Crawl is a last minute Summer of Horror substitution, covering for 1981’s Possession, which is impossible to view anywhere legal. I have two killer shark movies coming up so I figured this particular creature feature fit in nicely.
From Alexandre Aja, director of another aquatic creature gore-fest – Piranha 3D – comes this “killer alligators in a hurricane” flick. Although, come to think of it, Crawl is a very different movie from Piranha. Piranha was totally over the top, silly (sometimes cartoonish) and built around buckets of blood and boobs, whereas Crawl is much more intimate and less exaggerated.
A young semi-professional swimming champ sets out in search of her semi-estranged father (and swim coach – that’ll pay off later) in the early stages of a massive Florida hurricane. Dad hasn’t been in contact since his town was evacuated for the storm. Eventually she locates him, injured and trapped inside his basement while the hurricane picks up speed outside, and with the place threatening to flood she attempts to drag him to safety, only to be attacked by a pair of massive gators who have taken up residence in the house. So there’s your premise.
It’s a great suspense setup, with the rising flood waters adding a ticking clock element to everything. There’s a halfway decent body count and some good gore, but in a much more restrained approach than Piranha. This is essentially a two-hander between actors Kaya Scodelario and Barry Pepper. The desperate, terrifying situation they are in doesn’t preclude talking through their fractured relationship and attempting to mend old wounds while suffering from increasingly severe literal ones thanks to the crocs. At times it edges on the line of campy, how often one or the other manages to get chomped by a gator but manages to escape without being devoured, when every other character unlucky enough to go near the house does.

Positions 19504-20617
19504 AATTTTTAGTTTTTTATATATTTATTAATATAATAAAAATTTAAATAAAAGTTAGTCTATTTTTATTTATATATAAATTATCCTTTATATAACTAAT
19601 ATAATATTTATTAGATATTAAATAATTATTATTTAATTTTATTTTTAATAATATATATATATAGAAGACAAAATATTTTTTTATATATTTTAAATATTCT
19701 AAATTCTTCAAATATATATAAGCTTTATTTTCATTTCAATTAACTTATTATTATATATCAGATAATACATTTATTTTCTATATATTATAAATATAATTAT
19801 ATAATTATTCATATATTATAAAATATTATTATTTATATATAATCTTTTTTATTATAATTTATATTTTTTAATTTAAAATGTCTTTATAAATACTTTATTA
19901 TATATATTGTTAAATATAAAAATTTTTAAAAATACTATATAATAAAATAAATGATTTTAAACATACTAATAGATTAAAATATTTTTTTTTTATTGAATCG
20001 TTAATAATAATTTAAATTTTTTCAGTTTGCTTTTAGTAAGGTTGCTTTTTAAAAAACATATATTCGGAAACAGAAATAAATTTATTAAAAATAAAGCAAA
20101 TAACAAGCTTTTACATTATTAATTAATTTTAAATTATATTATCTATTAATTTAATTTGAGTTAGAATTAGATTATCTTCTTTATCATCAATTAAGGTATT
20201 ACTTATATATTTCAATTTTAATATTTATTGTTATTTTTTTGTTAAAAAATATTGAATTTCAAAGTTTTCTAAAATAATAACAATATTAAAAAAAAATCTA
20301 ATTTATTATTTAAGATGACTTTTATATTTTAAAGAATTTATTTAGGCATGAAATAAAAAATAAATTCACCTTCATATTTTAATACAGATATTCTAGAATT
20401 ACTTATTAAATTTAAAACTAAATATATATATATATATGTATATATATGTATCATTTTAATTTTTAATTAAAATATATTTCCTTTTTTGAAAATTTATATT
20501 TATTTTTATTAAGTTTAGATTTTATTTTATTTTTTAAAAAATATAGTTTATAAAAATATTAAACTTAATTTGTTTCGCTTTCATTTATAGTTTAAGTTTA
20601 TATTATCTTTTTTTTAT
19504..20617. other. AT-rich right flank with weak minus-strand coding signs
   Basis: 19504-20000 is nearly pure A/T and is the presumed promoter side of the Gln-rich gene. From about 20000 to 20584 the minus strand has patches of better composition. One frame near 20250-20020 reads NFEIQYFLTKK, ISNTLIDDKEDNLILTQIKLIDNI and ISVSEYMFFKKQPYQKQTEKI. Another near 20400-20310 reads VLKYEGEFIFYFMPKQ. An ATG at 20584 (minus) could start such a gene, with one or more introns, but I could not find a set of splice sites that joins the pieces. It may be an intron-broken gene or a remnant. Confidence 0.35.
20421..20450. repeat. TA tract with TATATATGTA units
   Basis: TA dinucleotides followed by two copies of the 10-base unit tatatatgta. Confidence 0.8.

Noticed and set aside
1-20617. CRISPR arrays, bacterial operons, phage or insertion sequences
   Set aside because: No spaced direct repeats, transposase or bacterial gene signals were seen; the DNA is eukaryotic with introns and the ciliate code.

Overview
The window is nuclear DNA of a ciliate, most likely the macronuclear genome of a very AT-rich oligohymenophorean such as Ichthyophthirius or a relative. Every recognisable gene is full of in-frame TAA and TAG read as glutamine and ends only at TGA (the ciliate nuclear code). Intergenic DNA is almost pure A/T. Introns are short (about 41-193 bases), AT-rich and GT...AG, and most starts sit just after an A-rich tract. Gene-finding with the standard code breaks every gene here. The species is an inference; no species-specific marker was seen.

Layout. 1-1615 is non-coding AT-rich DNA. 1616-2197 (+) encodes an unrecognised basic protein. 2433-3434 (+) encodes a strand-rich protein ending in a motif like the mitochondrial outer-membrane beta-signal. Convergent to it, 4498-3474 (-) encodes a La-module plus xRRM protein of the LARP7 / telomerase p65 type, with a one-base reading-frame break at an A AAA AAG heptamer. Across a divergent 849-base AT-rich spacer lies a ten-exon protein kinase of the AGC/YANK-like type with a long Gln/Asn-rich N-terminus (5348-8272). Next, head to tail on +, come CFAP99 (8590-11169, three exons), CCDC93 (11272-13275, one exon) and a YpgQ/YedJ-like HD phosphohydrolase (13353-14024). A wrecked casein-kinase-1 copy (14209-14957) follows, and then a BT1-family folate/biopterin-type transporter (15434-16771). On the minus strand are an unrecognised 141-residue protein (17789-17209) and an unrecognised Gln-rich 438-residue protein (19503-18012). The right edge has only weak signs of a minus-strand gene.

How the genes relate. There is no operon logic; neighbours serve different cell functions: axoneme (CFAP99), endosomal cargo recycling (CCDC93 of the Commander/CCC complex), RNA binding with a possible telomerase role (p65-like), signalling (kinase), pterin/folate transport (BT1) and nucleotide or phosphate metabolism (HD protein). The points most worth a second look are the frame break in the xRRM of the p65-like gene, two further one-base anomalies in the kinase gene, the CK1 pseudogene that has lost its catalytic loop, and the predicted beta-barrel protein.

As far as creature features go, this one is incredibly solid. It rides on unsurvivable scenario after unsurvivable scenario, clinging to two characters who were born lacking the ability to give up. Alexandre Aja is famous as one of the few directors tied to the “torture porn” trend of the early 2000’s, and is otherwise a dependable gorehound, but he manages to avoid indulging too much with this one, giving it an element of class. Good acting, good suspense, good monsters. Can’t ask for much more.
Crawl is now available to watch for Hulu subscribers